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On Coming Home Again

On Coming Home Again

After 13 hours of flight across the Pacific Ocean, I was home.

I can still remember how my heart pounded with joy and impatience when the plane slowly landed at Hong Kong International Airport. I had returned from my lone educational pilgrimage to a country thousands of miles away, and finally, I was about to be reunited with my family, who I’d never been apart from before.

Every night when I closed my eyes in my bed, I could hardly sleep; instead, I thought of them. I wondered how much they had changed. Would they recognize me after a whole year away? Would they still look at me like they did before I left for America? Would they understand the quietness that followed me around during my struggles and failures in the foreign place? I didn’t know. 

I originally left because my parents thought that I would have more educational opportunities in the U.S. In Hong Kong, your standardized test score at the end of your senior year determines your eligibility to get into college. It is pretty scary because you basically only have one chance. Even if you’re a great student with good grades, colleges might shut the door in your face just because you mess up on one test. 

The challenges I’ve faced in America are more on the mental side, like homesickness. I’ve spent many nights crying and trying to become used to leaving my parents and friends in Hong Kong. I know it’s not a permanent thing—but it’s lonely in a foreign place with minimal support. A new language is another challenge. Even though I'd been learning English in my Hong Kong school, I didn’t speak it that much. In fact, many English teachers speak Chinese during class, and as a result, I lack the chance to practice my English.

I was self-conscious because I thought I didn’t have a decent accent; sometimes I couldn’t express myself fully in English. Nevertheless, I practiced by reading my textbooks out loud, and I can now communicate pretty fluently with only a little accent. 

But while leaving home is scary, it’s also rewarding. My family and I have a much stronger bond now, and I've learned to cherish that. I’ve expanded my horizons and learned amazing things along the way: new friends of all races, adaptability, faith, mastery of another language, and experiences outside my comfort zone.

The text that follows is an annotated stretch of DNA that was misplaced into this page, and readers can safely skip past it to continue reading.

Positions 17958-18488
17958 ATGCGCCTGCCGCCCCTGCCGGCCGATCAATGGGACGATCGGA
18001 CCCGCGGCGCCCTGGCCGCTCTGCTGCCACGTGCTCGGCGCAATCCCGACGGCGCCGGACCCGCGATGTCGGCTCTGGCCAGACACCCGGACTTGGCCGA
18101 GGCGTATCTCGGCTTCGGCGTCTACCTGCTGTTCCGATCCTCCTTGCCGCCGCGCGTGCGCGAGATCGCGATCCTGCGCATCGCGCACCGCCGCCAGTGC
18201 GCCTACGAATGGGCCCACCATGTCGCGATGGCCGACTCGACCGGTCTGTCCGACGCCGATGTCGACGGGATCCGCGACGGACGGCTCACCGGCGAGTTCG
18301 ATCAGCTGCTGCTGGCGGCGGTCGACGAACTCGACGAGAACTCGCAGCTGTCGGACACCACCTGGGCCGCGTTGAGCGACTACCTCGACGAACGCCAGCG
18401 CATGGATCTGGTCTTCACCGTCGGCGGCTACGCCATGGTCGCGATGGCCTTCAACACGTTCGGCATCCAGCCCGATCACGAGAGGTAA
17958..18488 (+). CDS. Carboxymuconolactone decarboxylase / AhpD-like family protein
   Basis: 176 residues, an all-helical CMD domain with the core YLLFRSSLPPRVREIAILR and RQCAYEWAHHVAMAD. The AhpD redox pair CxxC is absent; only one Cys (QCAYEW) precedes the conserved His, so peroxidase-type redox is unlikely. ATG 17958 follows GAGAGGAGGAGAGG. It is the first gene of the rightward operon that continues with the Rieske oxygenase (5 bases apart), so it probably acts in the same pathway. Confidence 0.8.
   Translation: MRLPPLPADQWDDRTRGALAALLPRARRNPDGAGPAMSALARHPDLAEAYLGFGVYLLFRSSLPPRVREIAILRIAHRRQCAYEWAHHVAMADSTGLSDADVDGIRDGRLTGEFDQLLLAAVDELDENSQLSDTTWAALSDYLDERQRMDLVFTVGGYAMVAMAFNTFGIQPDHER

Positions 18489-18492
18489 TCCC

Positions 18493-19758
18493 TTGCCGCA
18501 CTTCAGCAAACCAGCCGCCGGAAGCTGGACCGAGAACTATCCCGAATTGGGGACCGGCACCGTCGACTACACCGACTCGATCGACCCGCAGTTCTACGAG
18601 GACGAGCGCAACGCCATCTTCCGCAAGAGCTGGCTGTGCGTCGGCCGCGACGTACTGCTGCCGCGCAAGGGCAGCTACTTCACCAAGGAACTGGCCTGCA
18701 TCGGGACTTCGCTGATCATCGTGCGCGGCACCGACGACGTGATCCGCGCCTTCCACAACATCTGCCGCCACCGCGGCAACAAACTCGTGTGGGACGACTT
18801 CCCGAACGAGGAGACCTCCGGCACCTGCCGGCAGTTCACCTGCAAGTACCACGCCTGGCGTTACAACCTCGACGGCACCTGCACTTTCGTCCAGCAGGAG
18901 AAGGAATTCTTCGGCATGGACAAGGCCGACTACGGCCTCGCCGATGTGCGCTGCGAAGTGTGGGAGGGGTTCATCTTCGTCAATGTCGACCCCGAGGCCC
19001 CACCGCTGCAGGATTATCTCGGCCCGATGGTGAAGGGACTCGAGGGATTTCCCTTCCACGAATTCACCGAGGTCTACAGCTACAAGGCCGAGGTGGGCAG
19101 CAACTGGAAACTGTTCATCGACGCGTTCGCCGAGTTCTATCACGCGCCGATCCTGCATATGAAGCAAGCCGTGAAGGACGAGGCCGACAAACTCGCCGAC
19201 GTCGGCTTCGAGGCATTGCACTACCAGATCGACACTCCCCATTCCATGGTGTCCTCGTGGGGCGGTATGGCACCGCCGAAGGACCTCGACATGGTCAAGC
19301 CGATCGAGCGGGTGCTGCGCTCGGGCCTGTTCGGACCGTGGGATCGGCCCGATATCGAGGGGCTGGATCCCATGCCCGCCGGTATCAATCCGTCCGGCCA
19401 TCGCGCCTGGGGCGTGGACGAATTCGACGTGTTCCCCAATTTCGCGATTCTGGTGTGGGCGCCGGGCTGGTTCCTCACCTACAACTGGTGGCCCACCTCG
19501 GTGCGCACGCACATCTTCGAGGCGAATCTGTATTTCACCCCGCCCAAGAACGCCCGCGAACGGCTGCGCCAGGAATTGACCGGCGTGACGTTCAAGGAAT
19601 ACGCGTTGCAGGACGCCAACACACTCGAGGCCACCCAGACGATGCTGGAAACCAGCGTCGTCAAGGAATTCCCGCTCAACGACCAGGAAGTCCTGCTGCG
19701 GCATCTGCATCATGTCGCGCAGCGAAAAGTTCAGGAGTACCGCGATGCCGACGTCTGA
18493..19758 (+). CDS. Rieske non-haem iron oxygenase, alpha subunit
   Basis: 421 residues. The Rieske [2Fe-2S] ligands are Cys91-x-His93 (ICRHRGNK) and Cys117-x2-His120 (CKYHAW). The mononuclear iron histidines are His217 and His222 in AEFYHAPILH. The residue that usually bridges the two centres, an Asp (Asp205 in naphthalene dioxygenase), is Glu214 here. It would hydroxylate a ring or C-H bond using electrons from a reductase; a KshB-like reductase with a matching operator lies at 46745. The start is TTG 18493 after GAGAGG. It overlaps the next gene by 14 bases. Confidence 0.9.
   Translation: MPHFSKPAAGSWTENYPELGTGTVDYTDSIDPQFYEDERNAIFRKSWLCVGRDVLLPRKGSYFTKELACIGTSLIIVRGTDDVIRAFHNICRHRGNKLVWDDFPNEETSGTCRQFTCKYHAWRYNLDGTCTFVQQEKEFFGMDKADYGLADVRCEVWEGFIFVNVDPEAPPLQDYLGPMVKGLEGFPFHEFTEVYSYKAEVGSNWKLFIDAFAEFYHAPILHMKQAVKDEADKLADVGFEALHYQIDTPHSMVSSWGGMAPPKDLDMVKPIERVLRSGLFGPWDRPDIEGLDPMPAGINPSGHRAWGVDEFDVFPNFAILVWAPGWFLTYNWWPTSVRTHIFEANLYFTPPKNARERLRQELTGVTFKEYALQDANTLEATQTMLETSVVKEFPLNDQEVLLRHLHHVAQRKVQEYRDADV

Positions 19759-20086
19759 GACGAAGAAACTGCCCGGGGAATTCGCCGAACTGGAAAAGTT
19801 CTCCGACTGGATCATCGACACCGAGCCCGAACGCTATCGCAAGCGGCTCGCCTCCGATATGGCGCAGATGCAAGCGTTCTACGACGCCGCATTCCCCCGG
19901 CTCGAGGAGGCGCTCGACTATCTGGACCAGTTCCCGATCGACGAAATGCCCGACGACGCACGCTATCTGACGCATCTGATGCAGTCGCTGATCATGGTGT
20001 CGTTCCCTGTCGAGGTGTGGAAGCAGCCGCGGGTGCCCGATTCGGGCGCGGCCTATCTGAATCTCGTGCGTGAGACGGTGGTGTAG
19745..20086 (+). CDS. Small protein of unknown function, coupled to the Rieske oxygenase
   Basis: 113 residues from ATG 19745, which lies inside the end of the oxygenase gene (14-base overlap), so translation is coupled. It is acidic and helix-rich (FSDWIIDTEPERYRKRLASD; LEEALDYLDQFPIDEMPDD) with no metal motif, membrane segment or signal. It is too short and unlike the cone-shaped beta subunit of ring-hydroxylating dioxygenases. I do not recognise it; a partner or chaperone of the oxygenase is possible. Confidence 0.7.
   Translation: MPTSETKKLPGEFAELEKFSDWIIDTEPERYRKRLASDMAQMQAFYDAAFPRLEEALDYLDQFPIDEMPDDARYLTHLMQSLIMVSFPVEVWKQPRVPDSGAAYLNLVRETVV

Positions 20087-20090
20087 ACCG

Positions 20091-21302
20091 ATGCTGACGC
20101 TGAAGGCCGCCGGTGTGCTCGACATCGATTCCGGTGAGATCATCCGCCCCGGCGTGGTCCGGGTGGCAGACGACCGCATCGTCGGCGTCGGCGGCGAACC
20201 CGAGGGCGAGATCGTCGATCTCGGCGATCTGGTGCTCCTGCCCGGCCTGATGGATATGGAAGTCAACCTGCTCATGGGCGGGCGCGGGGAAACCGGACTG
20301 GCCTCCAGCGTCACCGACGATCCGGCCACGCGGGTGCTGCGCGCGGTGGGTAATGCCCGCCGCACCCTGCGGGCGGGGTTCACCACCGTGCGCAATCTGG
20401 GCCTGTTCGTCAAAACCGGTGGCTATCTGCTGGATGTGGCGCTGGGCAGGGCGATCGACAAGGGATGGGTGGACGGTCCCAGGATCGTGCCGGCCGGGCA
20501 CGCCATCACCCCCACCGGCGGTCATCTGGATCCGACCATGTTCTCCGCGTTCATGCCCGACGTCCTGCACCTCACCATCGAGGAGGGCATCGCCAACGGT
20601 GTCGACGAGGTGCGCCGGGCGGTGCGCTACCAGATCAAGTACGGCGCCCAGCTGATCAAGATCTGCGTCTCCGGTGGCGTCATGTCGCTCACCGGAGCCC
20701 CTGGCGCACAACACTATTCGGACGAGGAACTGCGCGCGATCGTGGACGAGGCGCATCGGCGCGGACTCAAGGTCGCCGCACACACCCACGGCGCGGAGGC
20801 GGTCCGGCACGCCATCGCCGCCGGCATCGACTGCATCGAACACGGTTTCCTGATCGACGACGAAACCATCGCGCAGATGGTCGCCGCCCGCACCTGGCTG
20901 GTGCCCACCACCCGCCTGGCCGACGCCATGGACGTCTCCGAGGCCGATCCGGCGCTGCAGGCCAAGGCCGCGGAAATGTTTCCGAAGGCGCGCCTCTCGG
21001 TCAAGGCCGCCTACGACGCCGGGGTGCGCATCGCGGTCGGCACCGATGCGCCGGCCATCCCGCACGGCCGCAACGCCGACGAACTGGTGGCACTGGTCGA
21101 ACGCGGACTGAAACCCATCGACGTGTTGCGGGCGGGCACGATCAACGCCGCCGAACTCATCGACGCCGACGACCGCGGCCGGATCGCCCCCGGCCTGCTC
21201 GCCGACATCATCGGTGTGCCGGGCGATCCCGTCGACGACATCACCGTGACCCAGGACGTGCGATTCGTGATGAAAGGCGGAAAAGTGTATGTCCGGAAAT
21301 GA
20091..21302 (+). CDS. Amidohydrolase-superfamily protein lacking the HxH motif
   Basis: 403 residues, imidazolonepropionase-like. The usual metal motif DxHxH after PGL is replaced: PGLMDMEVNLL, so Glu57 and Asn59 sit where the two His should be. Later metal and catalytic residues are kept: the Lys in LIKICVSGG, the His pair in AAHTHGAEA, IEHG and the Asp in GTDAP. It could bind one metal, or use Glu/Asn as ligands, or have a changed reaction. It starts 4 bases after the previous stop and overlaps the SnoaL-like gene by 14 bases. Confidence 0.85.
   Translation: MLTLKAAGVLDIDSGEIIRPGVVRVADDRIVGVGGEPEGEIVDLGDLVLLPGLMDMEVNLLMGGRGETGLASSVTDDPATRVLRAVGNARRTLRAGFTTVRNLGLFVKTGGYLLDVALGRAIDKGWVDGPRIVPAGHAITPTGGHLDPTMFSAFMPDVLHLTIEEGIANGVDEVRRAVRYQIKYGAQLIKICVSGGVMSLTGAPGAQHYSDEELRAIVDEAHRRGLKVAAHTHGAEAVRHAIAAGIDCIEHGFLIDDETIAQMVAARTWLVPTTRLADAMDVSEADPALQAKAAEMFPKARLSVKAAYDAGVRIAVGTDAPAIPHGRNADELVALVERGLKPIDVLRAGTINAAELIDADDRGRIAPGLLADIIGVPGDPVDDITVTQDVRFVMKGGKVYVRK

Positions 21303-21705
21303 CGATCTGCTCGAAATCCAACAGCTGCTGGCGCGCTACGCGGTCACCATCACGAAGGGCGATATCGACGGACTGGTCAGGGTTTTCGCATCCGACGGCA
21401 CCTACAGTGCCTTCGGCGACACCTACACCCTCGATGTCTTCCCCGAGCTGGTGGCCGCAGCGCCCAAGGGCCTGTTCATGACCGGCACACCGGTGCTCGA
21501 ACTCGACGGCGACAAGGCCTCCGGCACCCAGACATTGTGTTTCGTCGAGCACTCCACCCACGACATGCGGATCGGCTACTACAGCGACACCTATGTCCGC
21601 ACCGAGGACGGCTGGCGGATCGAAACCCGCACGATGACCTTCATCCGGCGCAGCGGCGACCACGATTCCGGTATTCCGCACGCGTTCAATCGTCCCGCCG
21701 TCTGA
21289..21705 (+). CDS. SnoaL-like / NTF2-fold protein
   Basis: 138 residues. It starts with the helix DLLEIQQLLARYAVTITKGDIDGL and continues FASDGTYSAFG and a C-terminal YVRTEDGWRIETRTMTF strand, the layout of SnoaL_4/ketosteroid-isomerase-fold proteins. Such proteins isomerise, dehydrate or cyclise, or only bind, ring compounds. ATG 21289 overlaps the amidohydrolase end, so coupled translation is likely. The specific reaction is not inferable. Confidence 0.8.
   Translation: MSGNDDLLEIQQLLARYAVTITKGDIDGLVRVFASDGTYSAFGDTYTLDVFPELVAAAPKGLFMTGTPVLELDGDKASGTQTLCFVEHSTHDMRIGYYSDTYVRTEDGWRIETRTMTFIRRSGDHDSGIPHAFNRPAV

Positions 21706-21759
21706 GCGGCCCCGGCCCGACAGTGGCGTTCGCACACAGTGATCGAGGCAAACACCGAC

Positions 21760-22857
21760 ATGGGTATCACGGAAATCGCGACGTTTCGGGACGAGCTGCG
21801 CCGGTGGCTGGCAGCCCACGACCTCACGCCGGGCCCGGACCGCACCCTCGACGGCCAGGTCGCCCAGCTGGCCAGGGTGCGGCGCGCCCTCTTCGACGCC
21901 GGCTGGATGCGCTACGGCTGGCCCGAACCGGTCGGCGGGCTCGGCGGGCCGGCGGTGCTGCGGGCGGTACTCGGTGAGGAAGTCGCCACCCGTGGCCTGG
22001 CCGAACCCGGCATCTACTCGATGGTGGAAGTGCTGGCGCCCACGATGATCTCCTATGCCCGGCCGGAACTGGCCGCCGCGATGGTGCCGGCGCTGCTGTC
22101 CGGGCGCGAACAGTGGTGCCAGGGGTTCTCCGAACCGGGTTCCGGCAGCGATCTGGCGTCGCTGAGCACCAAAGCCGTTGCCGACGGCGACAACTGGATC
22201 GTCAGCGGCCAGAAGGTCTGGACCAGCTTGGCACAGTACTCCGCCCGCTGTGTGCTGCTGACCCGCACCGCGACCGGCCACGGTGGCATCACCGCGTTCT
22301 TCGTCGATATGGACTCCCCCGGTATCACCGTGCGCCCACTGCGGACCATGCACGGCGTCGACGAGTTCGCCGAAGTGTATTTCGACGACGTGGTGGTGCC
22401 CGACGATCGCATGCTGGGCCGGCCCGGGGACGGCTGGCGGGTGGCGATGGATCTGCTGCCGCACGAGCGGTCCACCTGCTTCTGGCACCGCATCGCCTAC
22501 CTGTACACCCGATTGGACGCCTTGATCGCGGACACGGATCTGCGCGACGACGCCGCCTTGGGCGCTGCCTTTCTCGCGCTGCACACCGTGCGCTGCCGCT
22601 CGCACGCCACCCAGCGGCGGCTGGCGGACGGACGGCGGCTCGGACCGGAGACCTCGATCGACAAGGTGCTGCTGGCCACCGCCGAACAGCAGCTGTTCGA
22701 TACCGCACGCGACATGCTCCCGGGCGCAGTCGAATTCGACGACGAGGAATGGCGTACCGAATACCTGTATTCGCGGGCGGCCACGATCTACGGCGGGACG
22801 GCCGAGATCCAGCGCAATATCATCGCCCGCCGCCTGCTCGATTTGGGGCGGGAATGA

I walked out of the arrival hall and saw my parents and little brother immediately. They were holding a large sign that said “Welcome Back Candice.” Before I could say anything, I burst into tears. I had been so used to loneliness that I did not realize how empty I had felt. I ran and embraced my mother so tightly that I couldn’t breathe.

My dad had more white hair but his body still appeared as strong as before. He was still wearing his favorite band t-shirt that he had kept for 10 years. I gave him a quick hug before I turned to my brother. He was no longer the timid boy who would hide behind my back because he was too shy to say hi to a neighbor. He possessed the youthfulness that I had lost when I was searching for my identity in a new country.

I stayed home for two months before I left for a new school year. Once again, I stood in the middle of an airport, hugging my family to steal the last bit of warmth before spending another year away from them. I walked toward the departure gate without looking back, even though my family was calling my name. I knew that if I turned around, I would not have the courage to leave. Each step I took, more tears slid down my cheeks. Leaving home is always hard. But I wiped my tears. Because every departure means that I will return. Maybe not tomorrow, but someday.

By Candice Lee, 16


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